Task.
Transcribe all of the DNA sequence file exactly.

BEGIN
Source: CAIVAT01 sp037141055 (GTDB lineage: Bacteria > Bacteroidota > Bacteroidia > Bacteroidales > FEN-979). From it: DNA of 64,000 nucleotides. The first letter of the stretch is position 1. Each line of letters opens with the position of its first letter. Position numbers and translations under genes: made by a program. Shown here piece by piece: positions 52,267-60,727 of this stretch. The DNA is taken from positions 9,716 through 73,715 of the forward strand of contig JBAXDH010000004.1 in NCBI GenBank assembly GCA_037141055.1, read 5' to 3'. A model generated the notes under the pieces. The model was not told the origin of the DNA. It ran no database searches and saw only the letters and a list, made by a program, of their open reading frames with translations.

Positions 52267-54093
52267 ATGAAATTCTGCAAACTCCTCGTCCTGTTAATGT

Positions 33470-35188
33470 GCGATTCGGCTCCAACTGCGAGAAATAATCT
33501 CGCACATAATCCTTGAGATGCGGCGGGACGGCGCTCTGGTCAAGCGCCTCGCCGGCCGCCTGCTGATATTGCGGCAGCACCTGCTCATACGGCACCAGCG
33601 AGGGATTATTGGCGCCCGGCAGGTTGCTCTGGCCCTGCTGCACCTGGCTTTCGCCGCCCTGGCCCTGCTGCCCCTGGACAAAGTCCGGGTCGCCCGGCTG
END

Source: CAIVAT01 sp037141055 (GTDB lineage: Bacteria > Bacteroidota > Bacteroidia > Bacteroidales > FEN-979). From it: DNA of 64,000 nucleotides. The first letter of the stretch is position 1. Each line of letters opens with the position of its first letter. Position numbers and translations under genes: made by a program. Shown here piece by piece: positions 52,267-60,727 of this stretch. The DNA is taken from positions 9,716 through 73,715 of the forward strand of contig JBAXDH010000004.1 in NCBI GenBank assembly GCA_037141055.1, read 5' to 3'. A model generated the notes under the pieces. The model was not told the origin of the DNA. It ran no database searches and saw only the letters and a list, made by a program, of their open reading frames with translations.

Positions 52267-54093
52267 ATGAAATTCTGCAAACTCCTCGTCCTGTTAATGT

Positions 33470-35188
33470 GCGATTCGGCTCCAACTGCGAGAAATAATCT
33501 CGCACATAATCCTTGAGATGCGGCGGGACGGCGCTCTGGTCAAGCGCCTCGCCGGCCGCCTGCTGATATTGCGGCAGCACCTGCTCATACGGCACCAGCG
33601 AGGGATTATTGGCGCCCGGCAGGTTGCTCTGGCCCTGCTGCACCTGGCTTTCGCCGCCCTGGCCCTGCTGCCCCTGGACAAAGTCCGGGTCGCCCGGCTG